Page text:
2017 Barbara Lotze Scholarship Winners
FOR IMMEDIATE RELEASE
College Park, Maryland, United States, January 16, 2018 –The American Association of Physics Teachers (AAPT) announced today that the 2017 Barbara Lotze Scholarship for Future Teachers has been awarded to Marika Fox, Clark University; Melissa Klara Kovar, Boston University; Jamie Lehnen, University of Houston; Chloe Larissa Schmidt, University of Illinois; Krystina Williamson, Barnard College; and Destiny Withrow, Waynesburgh Central High School. Supported by an endowment funded by AAPT Member, Barbara Lotze, the scholarship provides a $2,000 stipend to outstanding future high school physics teachers.
About the Recipients
Marika Fox, a student at Clark University, Worcester, Massachusetts, said, "I started my studies in education as soon as I started college as well;during my first year I took a course in urban education that had a required component of weekly observations in a nearby public high school. I also declared my physics major during my first year, since I knew from then that I was committed to the subject and thoroughly enjoyed the introductory classes from that year. Physics and teaching are two of my biggest passions in life, and I would like nothing more than to continue on my current path towards making them my life's work, but in order to complete my education I need financial help with covering my tuition. I would be extremely grateful to be awarded this scholarship so I can alleviate that worry and focus on doing everything I can to fully prepare myself to be the best teacher I can be, for the sake of my future students.
Michael C. Boyer, Marika's academic adviser, observed, "Beyond Marika's performance in my classes, I find Marika personable and driven. On entering Clark she already had a clear idea that she wanted to major in Physics and minor in Education. She is aware of opportunities available to her, such as study abroad, and wants to take advantage of them.
Melissa Klark Kovar, a sophomore at Boston University explained, I believe that my commitment to teaching is evident through my physics and education coursework, my extensive classroom experience, my involvement in science education outreach activities, and my enthusiasm for becoming an exceptional physics teacher. This scholarship will enable me to further my education as a physics teacher and provide me with additional opportunities to impart the knowledge that I have gained, with my future students. I look forward to giving back to the next generation by building confidence and motivating my own students to appreciate their strengths and achieve their own goals and aspirations.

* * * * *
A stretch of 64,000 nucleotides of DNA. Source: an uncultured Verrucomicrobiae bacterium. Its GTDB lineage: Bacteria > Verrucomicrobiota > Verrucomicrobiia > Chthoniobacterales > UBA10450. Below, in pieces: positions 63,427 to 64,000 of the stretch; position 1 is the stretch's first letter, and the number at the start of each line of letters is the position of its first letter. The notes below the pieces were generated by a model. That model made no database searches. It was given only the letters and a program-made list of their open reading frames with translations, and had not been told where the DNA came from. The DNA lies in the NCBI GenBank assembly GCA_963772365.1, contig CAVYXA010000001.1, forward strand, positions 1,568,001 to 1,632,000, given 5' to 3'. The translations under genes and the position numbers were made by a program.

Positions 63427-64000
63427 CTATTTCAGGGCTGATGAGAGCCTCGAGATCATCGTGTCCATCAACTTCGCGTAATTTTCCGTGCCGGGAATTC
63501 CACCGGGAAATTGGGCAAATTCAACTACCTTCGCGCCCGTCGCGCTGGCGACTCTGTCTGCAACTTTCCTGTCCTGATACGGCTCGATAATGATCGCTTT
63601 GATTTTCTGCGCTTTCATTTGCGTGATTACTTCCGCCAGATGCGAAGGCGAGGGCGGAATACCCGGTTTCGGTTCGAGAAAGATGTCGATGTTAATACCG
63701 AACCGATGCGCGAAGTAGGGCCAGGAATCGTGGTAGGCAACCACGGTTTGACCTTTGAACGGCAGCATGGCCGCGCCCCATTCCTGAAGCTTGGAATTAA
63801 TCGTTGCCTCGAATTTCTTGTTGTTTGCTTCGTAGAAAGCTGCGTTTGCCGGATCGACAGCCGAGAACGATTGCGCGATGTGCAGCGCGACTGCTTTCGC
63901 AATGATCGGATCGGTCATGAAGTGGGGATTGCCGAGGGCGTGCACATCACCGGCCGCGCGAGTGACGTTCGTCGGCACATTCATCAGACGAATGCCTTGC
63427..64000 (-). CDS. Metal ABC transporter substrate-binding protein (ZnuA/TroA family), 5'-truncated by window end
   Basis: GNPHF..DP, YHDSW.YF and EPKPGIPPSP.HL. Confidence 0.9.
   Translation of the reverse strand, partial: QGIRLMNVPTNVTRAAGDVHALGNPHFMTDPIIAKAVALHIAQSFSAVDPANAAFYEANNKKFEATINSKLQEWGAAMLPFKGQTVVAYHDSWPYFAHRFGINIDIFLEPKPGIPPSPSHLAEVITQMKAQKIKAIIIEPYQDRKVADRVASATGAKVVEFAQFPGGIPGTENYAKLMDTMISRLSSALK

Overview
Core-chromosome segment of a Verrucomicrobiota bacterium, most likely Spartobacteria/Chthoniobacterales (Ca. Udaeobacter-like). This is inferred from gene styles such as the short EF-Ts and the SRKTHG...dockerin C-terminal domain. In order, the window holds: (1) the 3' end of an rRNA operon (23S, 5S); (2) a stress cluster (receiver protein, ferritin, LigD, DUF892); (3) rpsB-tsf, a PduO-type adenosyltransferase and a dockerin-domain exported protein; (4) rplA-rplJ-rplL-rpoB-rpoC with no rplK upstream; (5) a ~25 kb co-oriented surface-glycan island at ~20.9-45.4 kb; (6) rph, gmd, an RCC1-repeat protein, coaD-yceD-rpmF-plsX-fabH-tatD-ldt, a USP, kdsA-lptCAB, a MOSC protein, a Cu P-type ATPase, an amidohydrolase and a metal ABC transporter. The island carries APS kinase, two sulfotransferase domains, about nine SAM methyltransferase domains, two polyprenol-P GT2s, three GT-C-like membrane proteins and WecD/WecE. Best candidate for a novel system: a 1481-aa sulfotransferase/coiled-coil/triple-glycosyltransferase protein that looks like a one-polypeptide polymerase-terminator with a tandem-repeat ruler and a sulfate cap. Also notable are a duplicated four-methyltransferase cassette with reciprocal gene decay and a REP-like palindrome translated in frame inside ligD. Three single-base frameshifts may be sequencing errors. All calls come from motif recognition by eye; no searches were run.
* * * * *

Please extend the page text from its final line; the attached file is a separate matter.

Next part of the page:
Mark D. Greenman, Melissa's mentor and past recipient of AAPT's Paul W. Zitzewitz Award for Excellence in High School Physics Teaching, noted, "She has all the personal qualities and is building the academic and experiential background to become a truly gifted science teacher."
Jamie Lehnen currently attends the University of Houston and expects to graduate in 2018. Regarding her path toward a career as a physics teaching she observed, "Beyond my research, I have also been teaching at different high schools throughout Houston for the last few years as part of my requirements with teachHOUSTON. I am currently doing a student teaching semester at MacArthur High School in Aldine ISD as one of their regular physics teachers. The school is a Title I high school, where most students are Hispanic, ESL, and live well below the poverty line. Teaching physics at a school like this has been the most character-developing semester of my undergraduate career thus far. Though it is not the easiest school to teach at, MacArthur has convinced me that teaching physics, especially in a high-needs school district, is exactly the career I want to pursue following my graduation."